He prides himself on the fact that everything in his shop is handmade from scratch and is fresh everyday.

When asked what he does with the stuff that doesn’t sell, he said he used to give it to the senior center, but they started to get very picky about what they did and didn’t want, and it got so complicated they finally stopped coming by. Now he tosses the leftovers and said, “I just don’t worry about it.”

The care and attention he pays to what he does is evidenced in his product. His specialty seems to be breakfast pastries like muffins, bear claws and scones.

He has mastered the fine art of making croissants and his Danish is the best in town.

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Eclairs, lemon bars, cookies, biscotti and giant palmiers are there to tempt you as well. He also makes sandwiches using his own freshly baked potato bread.

Special occasion cakes such as fruit and custard, black forest, mocha chocolate and strawberry whipped cream must be ordered three days in advance and come in a variety of sizes.

Andrées typifies old Laguna "” its location, its size and the fact that the owner is an individual artisan who loves what he does and has no interest in expanding or becoming an industry and whose business is designed to serve the locals.

Pacific Whey Café

In direct contrast to this is the new Pacific Whey Café located in the very high end and beautiful Crystal Cove shopping center, 7962 E. Coast Highway, (949) 715-2200.

It may have the best view of any shopping center in America. The contemporary space and large outdoor patio dotted with olive trees is the brainchild of Gina DeMichael, a Laguna Beach businesswoman.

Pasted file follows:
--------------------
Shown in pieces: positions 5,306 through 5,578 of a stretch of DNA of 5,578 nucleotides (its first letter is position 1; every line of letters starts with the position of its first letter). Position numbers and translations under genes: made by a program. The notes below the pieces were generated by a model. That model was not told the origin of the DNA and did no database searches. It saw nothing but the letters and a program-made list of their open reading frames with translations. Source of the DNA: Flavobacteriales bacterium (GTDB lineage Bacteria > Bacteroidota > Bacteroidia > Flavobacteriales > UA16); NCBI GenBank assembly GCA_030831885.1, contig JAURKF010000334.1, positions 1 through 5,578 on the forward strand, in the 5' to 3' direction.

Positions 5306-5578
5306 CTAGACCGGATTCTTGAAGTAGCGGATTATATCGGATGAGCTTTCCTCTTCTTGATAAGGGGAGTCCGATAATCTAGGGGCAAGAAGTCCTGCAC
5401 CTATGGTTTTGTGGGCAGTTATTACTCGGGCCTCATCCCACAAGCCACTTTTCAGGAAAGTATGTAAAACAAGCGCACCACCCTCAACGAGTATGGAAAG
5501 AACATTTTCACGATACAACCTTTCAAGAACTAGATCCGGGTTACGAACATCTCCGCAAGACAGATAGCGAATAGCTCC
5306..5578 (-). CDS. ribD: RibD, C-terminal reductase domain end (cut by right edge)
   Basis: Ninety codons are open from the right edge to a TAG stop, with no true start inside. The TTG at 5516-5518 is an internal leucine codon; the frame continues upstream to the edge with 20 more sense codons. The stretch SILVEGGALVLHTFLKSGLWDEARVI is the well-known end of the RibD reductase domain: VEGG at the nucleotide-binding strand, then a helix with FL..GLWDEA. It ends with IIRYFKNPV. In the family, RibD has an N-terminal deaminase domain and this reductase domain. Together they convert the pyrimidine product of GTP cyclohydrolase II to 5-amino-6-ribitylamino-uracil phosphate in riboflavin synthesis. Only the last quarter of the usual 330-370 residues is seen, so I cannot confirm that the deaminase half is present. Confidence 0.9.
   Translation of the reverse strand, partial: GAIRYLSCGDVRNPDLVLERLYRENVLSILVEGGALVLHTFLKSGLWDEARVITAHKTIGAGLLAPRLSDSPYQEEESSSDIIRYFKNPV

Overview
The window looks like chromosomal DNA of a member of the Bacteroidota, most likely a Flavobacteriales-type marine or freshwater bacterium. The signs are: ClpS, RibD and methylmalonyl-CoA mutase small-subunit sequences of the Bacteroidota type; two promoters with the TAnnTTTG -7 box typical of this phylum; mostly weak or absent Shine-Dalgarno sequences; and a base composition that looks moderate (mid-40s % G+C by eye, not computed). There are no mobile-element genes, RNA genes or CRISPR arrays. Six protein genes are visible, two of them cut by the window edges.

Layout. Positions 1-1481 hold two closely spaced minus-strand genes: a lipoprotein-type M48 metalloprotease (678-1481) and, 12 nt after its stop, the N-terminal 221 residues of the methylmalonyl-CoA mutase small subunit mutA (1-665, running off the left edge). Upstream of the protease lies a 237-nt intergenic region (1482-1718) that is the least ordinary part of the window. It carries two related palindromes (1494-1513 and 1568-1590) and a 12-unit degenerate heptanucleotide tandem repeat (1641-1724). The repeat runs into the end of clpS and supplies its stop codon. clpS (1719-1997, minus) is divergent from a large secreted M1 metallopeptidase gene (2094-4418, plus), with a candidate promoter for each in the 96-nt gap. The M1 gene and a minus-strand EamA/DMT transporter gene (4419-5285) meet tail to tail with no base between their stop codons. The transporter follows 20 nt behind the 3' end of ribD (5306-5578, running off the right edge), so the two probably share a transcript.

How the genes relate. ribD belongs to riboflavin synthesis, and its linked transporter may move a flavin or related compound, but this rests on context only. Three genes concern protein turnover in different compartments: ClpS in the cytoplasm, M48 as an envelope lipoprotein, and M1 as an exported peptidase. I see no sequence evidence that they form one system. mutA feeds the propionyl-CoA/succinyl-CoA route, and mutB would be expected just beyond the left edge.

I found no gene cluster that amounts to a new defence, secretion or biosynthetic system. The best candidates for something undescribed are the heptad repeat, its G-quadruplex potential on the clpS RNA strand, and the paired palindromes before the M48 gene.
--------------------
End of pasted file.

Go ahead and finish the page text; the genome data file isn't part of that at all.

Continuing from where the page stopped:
This is the second of four Pacific Whey Cafes, and she and her partners have started a catering company as well. Here, in order to talk to someone about the business, you need to call the corporate headquarters.

In spite of their differences, the two bakeries have in common the commitment to absolute freshness and to making everything from scratch.

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She learned to cook from observing her Italian grandmother and watching food shows on TV when recovering from an illness. Her first venture into the food business was selling her cheesecake and black and white mousse cake to restaurants.

In 1990, she opened Haute Cakes in Costa Mesa and sold it to open the first Pacific Whey Café in Newport in 1995.

In Crystal Cove, the well-to-do of Newport Coast, breakfast on cinnamon custard Danish (their best seller), muffins, scones, croissants and homemade granola or muesli are served.

Cakes include: German chocolate, coconut cream and flourless chocolate torte. The hottest trend in baked goods these days seems to be cupcakes, and they have quite a variety. They even have gourmet dog biscuits!

Time marches on!


  • ELLE HARROW and TERRY MARKOWITZ owned A La Carte for 20 years. They can be reached for comments or questions at
  • themarkos755@yahoo.com.